Demographic Subgroup Analyses

Knowledge area ratings were analyzed based on the following demographic variables: recency of experience with NLLs, practice setting, number of lawyers in the organization, gender, race/ethnicity, and geographic region. Results were remarkably consistent across these groups; that is, mean ratings did not vary much based on the demographic backgrounds of respondents. Mean knowledge ratings did vary by practice areas, however, as described immediately below.

Analyses of Practice Clusters

Decisions about whether to include a knowledge area in the test blueprint should include evaluation of the extent to which it is relevant to multiple practice areas. Therefore, Table C.2 in Appendix C was produced to depict knowledge area importance as a function of the 25 practice clusters. Some knowledge areas with low overall mean importance ratings might nevertheless be considered for inclusion in the test blueprint because they are important in numerous practice clusters.

Table C.2 presents findings for the sample of 15 clusters (the same 15 clusters presented earlier in Table B.3 in Appendix B). All 77 knowledge areas are included in Table C.2. Each cell indicates the mean importance rating based on the respondents in that cluster. The comments below illustrate how the data from Table C.2 can be used to determine which knowledge areas should be considered for inclusion on the test blueprint.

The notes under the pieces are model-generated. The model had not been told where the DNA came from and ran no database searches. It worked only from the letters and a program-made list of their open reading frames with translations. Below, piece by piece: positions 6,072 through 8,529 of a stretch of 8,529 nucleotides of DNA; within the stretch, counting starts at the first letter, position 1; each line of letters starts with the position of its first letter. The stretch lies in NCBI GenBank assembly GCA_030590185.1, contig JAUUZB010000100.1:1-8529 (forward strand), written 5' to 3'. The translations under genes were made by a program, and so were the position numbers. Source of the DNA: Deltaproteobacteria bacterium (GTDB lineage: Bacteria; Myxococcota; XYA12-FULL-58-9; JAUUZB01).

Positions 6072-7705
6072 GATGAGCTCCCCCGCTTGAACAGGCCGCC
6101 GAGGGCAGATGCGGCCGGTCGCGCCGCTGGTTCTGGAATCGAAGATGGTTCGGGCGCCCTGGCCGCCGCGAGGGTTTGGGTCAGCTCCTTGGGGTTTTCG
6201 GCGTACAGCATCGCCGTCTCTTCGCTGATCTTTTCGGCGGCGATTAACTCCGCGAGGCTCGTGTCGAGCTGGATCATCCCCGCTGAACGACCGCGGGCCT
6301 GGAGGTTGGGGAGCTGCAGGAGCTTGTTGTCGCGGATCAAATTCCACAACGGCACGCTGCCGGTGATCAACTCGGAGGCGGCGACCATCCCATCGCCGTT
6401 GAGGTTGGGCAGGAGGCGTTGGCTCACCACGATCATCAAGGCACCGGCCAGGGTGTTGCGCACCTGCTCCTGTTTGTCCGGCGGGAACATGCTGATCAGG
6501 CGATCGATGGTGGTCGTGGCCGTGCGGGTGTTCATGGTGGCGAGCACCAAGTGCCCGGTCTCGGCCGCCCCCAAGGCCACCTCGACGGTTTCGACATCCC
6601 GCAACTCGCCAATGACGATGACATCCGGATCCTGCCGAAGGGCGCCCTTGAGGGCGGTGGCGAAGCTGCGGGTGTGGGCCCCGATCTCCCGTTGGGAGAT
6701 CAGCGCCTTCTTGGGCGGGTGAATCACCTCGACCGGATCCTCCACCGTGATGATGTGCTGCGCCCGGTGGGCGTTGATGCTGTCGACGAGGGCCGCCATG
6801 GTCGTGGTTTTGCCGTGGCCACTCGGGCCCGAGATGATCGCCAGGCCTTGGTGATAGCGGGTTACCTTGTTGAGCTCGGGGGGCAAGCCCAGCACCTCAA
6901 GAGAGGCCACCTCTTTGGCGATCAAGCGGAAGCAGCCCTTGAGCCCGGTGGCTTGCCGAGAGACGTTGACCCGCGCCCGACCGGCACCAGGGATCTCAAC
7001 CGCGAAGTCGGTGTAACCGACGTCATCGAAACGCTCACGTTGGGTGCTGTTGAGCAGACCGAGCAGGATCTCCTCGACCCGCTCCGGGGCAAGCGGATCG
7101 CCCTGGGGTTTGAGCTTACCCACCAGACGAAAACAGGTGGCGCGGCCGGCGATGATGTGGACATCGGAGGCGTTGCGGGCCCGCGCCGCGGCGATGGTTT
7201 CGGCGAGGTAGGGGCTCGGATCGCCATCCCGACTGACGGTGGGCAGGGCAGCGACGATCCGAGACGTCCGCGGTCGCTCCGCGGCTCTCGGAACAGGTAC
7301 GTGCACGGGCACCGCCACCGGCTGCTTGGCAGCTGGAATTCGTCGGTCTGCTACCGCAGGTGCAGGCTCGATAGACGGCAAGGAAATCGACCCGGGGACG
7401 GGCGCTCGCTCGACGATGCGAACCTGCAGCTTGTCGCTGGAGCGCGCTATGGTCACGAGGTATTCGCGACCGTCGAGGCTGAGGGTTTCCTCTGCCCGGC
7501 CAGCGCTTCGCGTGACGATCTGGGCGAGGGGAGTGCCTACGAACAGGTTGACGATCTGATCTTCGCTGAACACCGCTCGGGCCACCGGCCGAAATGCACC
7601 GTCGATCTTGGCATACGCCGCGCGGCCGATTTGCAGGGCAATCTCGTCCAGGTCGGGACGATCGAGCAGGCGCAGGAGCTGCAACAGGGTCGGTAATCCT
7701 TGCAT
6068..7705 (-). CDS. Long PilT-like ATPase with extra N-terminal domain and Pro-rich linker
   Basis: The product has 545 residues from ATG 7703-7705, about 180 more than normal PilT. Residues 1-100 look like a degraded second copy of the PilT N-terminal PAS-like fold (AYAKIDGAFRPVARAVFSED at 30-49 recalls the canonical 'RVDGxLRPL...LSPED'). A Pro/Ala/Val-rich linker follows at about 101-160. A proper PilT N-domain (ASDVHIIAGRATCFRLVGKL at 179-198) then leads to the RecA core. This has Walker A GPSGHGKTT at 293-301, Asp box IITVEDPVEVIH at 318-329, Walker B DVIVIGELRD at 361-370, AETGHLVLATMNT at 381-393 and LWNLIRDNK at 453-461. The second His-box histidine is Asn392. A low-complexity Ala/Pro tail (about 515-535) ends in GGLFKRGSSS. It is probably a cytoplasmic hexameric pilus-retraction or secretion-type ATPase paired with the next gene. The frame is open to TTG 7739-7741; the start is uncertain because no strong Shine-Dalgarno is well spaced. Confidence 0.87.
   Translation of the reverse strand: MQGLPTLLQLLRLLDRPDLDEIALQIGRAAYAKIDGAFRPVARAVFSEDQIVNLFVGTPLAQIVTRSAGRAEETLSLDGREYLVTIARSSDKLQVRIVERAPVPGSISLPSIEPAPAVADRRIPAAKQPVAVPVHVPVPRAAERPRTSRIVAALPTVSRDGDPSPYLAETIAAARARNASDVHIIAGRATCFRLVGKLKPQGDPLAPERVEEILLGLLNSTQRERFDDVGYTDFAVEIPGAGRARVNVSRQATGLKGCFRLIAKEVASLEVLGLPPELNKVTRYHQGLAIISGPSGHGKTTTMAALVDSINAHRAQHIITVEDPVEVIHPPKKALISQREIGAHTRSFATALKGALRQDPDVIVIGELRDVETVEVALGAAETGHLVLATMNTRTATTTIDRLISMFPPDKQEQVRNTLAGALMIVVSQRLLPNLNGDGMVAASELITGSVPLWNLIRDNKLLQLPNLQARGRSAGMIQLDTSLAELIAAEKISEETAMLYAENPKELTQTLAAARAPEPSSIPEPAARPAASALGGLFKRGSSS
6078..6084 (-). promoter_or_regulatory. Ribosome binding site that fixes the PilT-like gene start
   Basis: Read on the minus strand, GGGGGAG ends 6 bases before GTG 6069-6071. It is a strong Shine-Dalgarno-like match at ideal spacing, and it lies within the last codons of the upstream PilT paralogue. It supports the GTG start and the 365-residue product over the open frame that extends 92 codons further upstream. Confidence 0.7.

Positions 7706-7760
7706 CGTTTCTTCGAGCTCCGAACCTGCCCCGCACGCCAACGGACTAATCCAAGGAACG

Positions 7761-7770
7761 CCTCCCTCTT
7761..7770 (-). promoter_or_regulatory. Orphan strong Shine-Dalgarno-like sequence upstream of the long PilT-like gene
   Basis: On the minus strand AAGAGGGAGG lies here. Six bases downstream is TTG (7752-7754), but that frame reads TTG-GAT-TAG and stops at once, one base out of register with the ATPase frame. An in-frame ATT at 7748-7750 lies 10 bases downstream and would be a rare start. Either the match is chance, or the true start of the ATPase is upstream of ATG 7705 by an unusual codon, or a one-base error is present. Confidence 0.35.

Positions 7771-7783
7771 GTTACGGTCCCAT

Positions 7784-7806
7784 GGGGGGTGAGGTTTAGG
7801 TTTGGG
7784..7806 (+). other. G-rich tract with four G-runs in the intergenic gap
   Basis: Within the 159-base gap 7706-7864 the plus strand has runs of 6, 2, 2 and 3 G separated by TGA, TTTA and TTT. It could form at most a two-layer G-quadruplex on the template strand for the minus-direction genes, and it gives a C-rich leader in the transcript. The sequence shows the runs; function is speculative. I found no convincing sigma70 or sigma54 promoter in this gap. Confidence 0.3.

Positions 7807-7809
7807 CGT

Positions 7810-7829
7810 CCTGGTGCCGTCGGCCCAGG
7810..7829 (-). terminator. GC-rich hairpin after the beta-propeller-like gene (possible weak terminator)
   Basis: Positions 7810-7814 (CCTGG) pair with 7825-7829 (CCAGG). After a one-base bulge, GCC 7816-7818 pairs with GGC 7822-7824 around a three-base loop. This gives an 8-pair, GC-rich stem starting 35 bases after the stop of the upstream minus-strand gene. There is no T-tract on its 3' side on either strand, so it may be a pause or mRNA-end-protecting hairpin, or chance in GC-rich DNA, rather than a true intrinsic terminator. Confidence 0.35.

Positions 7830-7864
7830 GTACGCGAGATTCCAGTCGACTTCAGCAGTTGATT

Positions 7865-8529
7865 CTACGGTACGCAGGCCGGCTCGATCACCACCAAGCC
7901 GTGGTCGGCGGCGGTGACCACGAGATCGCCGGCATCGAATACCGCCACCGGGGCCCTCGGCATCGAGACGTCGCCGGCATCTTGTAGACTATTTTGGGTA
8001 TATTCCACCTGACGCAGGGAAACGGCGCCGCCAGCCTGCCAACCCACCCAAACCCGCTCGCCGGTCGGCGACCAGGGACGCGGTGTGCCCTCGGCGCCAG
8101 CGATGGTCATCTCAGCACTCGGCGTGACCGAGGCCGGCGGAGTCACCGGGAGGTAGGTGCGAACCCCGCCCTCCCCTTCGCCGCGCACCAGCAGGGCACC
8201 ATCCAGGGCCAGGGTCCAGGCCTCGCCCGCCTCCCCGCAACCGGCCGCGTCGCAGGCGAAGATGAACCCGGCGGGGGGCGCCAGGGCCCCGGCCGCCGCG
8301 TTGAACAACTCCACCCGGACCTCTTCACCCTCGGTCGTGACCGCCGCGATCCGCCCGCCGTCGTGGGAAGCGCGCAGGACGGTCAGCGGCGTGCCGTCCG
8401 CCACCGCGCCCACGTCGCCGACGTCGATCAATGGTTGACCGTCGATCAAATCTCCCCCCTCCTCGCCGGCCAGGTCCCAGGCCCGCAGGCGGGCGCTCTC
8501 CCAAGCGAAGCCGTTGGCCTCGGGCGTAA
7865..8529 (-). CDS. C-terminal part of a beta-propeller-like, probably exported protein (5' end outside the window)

• Knowledge areas toward the top of Table C.2 are generally rated important across all practice clusters, with two exceptions: Local Court Rules and Business Organizations Law had mean importance ratings of 1.6 or less in two of the 15 practice clusters.
  • Table C.2 may be most helpful for informing decisions about those knowledge areas in the middle region of relevance for entry-level practice (e.g., mean between 1.4 and 1.7). As one example, the knowledge areas of Commercial Litigation Law and Employment Law both have a total group mean of 1.7. The observation that they each had low importance ratings by respondents in six or more practice clusters, however, might support an argument that they should not be considered for inclusion on the test blueprint.